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We all know that every roof is different and creates a new challenge. I thought I would post some more obvious challenges for us when we get on the roof.

The first two pictures show a flat roof of a hospital doctors building. This roof is a single story building and is at least 25 years old. As we can see, this roof has a top covering of gravel with an under layer of membrane and tar over metal decking.

This roof provides a challenge for ventilation because of obvious reasons. The built up membrane and tar with the layer of gravel will make this roof difficult to vent. Even if we can easily scrape away the gravel, the tar and membrane will challenge our saw technique and maintenance. If we are not prepared and not using the correct blades our saws will gum up and make cutting impossible.

The next few photos show skylights that we will mostly see on large, open span buildings. They allow natural lighting and are common in the “big box” buildings that we see in home improvement stores and large grocery and retail stores.

In some instances these vents/skylights can blend in with the roof surface and become difficult to distinguish from what it is in regards to the actual roof. These are especially dangerous during darkened and smokey conditions. Use caution and these are another reason for building familiarity.

These are not the only challenges that we face, but we will discuss more at another time in a future post.

Take some time and discuss how you would operate on these roofs with your crews.  Are there some experiences that you might have had on these types of roofs that you can share?

Stay safe, train hard and be careful.

http://firefightersenemy.com

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After doing a recent shift with the truck this is similar to the majority of our commercial buildings.  Small warehouse buildings with metal light weight truss construction.  On some of the buildings with membrane roofs you can feel every step you take without a fire load underneath.  The truck captain I talked to had a very similar tactic.  Get to the skylights; open them up, and get off the roof.  Our Home Depot has pull handles next to the skylights to quickly open them in a fire situation.

 

Here is a good roof vent video that goes along with your roof size up.  This vent job is done by by some highly trained firefighters on DCFD that do this regularly.  One of the biggest things i noticed from this video is obtaining a true assessment of how long this operation will take, and will your building construction / fire conditions support that much time on the roof.  http://www.firevidz.com/wordpress/?p=1339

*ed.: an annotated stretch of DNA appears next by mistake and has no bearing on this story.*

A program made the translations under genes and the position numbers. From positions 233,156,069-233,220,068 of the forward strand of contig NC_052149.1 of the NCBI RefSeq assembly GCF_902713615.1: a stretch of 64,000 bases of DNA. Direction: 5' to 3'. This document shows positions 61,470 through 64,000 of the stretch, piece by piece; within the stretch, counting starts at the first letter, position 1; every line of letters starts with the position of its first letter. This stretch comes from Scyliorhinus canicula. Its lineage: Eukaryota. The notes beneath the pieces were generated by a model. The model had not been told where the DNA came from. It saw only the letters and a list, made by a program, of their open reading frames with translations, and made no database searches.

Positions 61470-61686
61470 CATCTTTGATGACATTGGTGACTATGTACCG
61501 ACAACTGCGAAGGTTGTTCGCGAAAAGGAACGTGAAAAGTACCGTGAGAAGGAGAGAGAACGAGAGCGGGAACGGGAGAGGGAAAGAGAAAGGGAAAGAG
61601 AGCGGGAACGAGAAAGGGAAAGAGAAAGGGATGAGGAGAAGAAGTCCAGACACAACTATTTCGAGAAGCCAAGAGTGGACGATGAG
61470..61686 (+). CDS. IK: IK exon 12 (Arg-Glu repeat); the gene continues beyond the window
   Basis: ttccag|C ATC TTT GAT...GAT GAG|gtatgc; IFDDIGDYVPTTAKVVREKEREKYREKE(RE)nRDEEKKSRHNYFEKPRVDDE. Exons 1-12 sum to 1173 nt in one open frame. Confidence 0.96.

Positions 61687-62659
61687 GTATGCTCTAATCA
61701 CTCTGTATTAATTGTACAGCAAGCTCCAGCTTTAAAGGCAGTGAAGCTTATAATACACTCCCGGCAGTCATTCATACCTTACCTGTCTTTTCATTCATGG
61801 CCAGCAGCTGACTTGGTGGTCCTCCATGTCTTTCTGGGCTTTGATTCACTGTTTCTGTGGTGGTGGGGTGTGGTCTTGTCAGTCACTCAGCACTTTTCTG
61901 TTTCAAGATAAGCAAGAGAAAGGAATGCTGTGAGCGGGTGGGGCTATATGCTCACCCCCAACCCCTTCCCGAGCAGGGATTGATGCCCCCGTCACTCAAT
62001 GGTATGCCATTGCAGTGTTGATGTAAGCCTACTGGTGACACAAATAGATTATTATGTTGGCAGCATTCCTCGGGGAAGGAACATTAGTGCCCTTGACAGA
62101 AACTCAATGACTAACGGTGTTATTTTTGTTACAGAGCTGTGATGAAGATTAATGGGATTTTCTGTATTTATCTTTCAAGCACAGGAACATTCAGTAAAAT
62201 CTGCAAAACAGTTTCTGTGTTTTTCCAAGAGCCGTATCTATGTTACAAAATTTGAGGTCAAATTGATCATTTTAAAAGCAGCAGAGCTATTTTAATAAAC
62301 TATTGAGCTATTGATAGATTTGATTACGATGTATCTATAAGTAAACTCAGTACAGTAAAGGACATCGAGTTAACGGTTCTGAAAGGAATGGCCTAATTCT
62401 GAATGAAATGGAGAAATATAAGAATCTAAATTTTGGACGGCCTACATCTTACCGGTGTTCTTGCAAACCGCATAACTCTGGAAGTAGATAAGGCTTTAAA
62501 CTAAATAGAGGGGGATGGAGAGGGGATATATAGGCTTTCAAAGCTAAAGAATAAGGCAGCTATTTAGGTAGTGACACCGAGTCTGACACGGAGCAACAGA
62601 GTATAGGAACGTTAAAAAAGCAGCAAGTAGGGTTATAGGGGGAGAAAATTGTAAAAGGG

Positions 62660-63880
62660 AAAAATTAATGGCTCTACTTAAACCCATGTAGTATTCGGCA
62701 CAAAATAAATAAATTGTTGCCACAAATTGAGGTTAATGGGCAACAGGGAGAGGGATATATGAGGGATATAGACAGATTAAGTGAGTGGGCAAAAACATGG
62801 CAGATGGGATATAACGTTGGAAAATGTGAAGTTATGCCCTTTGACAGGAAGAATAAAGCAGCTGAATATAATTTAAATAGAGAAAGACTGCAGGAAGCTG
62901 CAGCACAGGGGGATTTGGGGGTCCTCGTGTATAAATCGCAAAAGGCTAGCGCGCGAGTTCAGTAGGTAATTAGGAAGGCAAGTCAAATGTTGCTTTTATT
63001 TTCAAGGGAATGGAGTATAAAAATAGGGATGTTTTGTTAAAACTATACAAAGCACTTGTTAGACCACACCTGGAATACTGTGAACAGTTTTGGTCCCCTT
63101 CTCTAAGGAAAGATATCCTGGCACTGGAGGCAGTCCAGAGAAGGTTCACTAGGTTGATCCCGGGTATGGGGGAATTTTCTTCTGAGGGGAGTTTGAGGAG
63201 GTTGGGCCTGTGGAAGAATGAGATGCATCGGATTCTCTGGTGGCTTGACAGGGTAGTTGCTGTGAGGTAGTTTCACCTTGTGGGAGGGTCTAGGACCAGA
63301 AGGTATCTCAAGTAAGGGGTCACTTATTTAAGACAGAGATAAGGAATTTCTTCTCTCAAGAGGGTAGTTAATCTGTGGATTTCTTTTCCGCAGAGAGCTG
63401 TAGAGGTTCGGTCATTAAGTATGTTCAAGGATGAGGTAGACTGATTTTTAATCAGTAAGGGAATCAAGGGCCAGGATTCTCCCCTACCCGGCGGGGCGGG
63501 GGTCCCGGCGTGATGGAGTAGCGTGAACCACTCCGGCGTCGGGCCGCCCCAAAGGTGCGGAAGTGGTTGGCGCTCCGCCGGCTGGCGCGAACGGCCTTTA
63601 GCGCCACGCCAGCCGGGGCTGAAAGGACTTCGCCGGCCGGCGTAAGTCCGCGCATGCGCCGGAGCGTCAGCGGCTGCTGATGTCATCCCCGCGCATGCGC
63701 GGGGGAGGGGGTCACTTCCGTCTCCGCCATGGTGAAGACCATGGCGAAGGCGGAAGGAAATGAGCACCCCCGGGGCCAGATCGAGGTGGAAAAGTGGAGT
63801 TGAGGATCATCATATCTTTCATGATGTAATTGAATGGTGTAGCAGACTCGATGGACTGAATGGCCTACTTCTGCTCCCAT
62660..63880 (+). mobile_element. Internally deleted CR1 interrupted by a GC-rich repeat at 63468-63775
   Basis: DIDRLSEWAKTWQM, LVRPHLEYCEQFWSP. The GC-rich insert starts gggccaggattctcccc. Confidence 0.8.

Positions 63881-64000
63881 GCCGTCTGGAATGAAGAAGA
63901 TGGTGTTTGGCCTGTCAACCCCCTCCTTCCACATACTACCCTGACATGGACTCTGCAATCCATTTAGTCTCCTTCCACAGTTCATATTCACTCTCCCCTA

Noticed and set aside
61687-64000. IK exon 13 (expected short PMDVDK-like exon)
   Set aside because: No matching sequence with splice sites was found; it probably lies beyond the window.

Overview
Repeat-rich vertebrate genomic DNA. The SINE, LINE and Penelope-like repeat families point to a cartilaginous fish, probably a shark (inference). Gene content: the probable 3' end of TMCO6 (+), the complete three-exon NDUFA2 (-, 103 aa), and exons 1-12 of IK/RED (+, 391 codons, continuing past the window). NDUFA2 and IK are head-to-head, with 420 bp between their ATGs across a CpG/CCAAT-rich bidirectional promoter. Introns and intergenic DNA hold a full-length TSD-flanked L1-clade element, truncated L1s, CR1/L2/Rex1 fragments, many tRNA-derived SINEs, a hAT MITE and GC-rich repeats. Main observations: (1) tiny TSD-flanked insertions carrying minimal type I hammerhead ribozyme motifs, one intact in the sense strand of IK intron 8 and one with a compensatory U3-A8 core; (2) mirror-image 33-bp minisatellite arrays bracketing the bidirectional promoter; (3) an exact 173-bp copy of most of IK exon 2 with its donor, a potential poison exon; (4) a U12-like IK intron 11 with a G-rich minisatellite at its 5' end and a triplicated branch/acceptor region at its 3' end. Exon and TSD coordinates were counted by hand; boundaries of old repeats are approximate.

Good post Jason.

 

Brandon

http://www.firevidz.com/

-It has been my experience that many firefighters forget to heed Tom Brennan's advice when working on a roof. That advice was the same to roof work as interior work, "If you can't see, crawl. Firefighters fall from roofs because they walk off of roofs, they don't crawl around and fall."
-There are far to many trip hazards on a roof that are compounded by weather conditions. Snow hides trip and fall hazards while rain makes roofs slippery.
-Sky lights, vent pipes, various amounts of piping and the huge amounts of wiring that run around on roofs serve to make the roof a virtual obstacle course. This condition is further enhanced by poor lighting on a roof. Light is usually poor, especially during inclement weather and anything other than a nice sunny day only intensifies poor visibility. It is further exacerbated when companies on the ground try to "help" by shinning spot lights to the roof that, in reality, create more shadows and blind the roof crews.
-Some simple rules to follow.
1. never reach for a falling object.
2. have a hand tool to assist in arresting a fall.
3. always sound the roof. Not just when you first get there; always.
4. sound the roof when walking to your objective and when returning to your ladder.
5. sound the roof like you mean it, like you're trying to push the ax through the roof. This is not the time to be gentle.
6. never walk parallel to roof edges unless walking near the parapet of a flat roof.
7. finish your work and get off the roof quickly.
8. have multiple ways off the roof before committing personnel.
9. if you can't see then crawl.

Brick,

  As always, great points and thanks for sharing your thoughts, experience and knowledge. There is no doubt you provide folks on here with some great ideas and thoughts that they can take back and apply on the job.

Thanks again,

Jason

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